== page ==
Juxtapoz // Wednesday, May 02, 2012
Coro is one of our favorite artists working today. Maybe saying artist isn't enough: he draws, illustrates, paints, graffitis, game designs, character designs, does advertising work, movie production, and some product design when all of this isn't enough. With his company Massive Black, he is quite busy. He is going to somehow find time to give us a daily drop on Juxtapoz' Twitter and Facebook accounts on the things he sees and does that we all think our readers should know...
Juxtapoz // Thursday, April 19, 2012
This ambitious and monumental project by acclaimed Chinese sculptor Zhan Wang has us mesmerized by its complex nuances in process and finished product revealing a poetic sense of versatility that relates to very specific instances of the interpersonal to larger concepts as broad as the "initial state of the universe."
Juxtapoz // Thursday, April 12, 2012
Marcel Duchamp was an O.G. disruptive innovator of art as we know it. At the tail end of March this year, the Haas School of Business at U.C. Berkeley hosted the Economist's Ideas Economy: Innovation conference, generally focused on innovation, but with the more specific theme of disruptive innovation woven through the day's activities. That theme may have a resounding impact in the arts as we go further down the path of the millennia. Disruptive innovation is primarily associated with Harvard Business School professor Clayton Christensen. . .
Juxtapoz // Wednesday, April 11, 2012
We have featured Nick Gentry on the site before, interviewed him as well, and today we just saw a video the UK artist just posted, XChange. Gentry, who takes used floppy disks and creates portraits from them, has compiled a video montage of some of the details that go into his portrait work.
Juxtapoz // Tuesday, March 27, 2012
A recent article on Hyperallergic investigated the astounding growth of photos taken with camera phones. Although this is not any news to anyone who frequents the internet, especially forums like Facebook, Instagram, and Flickr, seeing the facts and trends is certainly interesting. According to National Geographic, last year 37% of the images taken in the U.S. were captured with camera phones, and this number is expected to rise to 50% by 2015.
Juxtapoz // Wednesday, March 21, 2012
Internet Rising premiered its first public screening at the Creators Project, San Francisco on Saint Patrick's Day. Introduced by Creators Project Global Director, Julia Kaganskiy -- called one of the "most influential women in technology" by FastCompany -- the documentary is an engaging amalgam of fact, philosophy, and stimulation from the information age.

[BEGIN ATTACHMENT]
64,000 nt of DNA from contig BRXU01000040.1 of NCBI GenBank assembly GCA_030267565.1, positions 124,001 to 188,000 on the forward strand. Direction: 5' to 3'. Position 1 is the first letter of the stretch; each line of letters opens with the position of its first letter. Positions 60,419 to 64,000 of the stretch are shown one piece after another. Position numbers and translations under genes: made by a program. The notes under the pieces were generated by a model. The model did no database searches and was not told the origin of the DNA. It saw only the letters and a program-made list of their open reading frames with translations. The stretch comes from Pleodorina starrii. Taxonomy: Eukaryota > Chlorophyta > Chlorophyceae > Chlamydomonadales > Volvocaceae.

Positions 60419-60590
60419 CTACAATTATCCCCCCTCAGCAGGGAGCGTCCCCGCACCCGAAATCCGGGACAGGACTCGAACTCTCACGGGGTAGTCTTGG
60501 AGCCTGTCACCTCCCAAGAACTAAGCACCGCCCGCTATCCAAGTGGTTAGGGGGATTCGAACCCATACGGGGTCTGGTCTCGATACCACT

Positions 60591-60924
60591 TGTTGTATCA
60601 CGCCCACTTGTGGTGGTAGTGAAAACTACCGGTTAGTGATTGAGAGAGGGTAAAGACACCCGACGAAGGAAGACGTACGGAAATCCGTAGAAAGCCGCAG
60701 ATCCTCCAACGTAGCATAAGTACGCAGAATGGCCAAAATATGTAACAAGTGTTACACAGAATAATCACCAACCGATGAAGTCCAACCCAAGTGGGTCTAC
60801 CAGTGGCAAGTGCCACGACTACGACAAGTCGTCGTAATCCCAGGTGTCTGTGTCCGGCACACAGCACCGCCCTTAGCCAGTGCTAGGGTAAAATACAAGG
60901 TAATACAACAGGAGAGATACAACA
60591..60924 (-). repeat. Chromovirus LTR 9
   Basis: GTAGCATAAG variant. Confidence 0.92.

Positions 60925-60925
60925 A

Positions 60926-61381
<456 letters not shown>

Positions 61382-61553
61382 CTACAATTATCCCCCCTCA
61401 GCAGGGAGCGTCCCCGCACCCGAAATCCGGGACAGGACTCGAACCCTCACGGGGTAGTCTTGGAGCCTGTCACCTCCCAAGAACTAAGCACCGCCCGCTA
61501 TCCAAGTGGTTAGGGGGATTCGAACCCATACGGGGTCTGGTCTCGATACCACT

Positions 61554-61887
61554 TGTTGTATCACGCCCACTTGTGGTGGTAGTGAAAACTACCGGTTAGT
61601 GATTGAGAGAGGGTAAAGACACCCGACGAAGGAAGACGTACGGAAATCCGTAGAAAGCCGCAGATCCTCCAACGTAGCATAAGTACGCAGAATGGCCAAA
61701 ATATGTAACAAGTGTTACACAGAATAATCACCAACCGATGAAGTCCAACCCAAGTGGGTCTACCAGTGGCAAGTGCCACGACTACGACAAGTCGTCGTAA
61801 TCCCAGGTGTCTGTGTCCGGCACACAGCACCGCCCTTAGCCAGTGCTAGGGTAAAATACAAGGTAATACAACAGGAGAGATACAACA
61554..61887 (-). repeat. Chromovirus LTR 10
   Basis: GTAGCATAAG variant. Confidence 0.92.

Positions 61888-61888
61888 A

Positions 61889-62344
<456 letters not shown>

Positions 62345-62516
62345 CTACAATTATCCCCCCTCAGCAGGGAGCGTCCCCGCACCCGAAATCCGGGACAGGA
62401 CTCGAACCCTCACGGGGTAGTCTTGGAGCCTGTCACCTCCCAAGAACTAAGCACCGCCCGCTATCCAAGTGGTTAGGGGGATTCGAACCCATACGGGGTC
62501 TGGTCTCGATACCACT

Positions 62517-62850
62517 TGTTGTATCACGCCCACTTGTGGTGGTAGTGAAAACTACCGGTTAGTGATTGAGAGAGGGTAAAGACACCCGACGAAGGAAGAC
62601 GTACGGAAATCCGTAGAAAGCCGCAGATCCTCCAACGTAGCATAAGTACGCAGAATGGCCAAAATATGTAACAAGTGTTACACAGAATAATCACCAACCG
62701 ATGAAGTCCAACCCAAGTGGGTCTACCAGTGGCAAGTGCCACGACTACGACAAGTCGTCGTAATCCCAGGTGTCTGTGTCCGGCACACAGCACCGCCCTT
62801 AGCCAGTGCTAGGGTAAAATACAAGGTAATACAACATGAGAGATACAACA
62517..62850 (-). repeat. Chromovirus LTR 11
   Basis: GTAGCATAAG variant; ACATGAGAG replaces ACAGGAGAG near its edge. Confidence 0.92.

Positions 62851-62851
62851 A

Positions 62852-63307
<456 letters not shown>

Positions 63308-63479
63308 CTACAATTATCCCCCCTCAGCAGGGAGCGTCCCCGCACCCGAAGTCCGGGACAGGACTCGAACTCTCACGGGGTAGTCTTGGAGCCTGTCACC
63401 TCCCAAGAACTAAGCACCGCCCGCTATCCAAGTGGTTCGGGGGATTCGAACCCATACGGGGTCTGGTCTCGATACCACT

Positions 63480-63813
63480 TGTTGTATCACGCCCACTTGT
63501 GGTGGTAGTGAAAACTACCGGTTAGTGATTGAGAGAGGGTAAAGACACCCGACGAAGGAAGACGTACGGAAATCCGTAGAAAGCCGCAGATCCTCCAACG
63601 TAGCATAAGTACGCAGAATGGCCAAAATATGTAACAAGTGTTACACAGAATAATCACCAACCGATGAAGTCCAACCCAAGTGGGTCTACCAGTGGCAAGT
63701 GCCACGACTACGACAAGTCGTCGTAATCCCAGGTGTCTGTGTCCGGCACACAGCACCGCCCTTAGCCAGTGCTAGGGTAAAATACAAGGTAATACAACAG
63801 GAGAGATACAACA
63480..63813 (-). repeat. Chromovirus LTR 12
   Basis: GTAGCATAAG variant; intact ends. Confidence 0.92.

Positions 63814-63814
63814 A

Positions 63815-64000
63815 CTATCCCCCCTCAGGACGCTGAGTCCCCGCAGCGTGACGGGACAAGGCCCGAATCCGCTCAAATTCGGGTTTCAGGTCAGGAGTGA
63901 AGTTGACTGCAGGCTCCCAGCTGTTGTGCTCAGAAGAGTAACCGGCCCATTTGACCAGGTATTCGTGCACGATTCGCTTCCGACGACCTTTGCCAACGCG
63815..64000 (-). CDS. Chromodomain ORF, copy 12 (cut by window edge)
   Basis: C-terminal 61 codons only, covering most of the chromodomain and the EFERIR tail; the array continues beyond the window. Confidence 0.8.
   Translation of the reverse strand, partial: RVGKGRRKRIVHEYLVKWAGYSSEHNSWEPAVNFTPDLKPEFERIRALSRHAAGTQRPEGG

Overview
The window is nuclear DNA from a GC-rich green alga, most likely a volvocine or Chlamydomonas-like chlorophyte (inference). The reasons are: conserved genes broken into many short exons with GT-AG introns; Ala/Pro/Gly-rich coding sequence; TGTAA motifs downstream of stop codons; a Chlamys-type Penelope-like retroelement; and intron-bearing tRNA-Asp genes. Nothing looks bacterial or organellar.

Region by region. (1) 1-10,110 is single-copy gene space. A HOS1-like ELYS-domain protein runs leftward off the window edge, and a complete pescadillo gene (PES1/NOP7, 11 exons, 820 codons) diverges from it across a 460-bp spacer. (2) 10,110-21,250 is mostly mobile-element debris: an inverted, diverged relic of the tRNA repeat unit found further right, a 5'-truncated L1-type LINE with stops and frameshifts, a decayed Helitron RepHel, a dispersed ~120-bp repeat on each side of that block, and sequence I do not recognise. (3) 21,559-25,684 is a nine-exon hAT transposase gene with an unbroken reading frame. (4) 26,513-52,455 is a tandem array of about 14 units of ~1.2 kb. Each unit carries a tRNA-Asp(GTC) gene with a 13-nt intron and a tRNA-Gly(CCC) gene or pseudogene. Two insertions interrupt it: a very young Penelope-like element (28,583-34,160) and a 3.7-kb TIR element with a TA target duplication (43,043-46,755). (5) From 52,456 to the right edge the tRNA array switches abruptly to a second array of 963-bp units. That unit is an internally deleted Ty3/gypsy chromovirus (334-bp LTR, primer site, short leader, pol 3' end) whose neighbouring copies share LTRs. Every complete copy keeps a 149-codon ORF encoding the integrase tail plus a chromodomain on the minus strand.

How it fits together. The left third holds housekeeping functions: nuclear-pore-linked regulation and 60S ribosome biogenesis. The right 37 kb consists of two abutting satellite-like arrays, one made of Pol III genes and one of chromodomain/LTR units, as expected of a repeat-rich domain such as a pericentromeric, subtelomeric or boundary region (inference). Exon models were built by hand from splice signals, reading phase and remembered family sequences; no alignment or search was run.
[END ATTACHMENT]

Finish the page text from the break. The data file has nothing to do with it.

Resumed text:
Juxtapoz // Friday, February 17, 2012
We are going to call this one of the most original ideas we have seen in 2012. This is a beautiful and dramatic video piece by Jacob Sutton, where he takes pro snowboarder William Hughes and films him at night in a uniform adorned with LED lights on a French slope. What looks flawless didn't come easy: Sutton spent three nights on the slopes, using his Red Epic camera at temperatures of -25C.
Juxtapoz // Friday, December 23, 2011
Illustrator Charis Tsevis created a group of 6 portraits for the book Gadgets, Games, Robots and the Digital World, where the artist created 6 mosaic portraits of 6 IT giants: Grace Hopper, Cynthia Breazeal, Bill Gates, Mark Zuckerberg, Sir Clive Sinclair and Tomohiro Nishikado. Each portrait is illustrated with the respective icons their inventions are known for.
Juxtapoz // Thursday, December 15, 2011
"Google it" has become a universal solution to many problems, because the popular internet search engine holds the power to unveil all sorts of mysteries. However, there still exists some phenomenon that have escaped Google's reaches. Justin Kemp is an artist living and working out of Northampton, Massachusetts, and he has imagined some of these elusive subjects.
Juxtapoz // Friday, December 09, 2011
Olia Lialina & Dragan Espenschied have created this great project Once Upon, where they have taken three major social networking websites (YouTube, Facebook, and Google+) and reprogrammed them to look as if they existed in 1997. There recreations were optimized for Netscape Navigator 4.03 and Windows 95, making us feel very, very high school when we saw the results.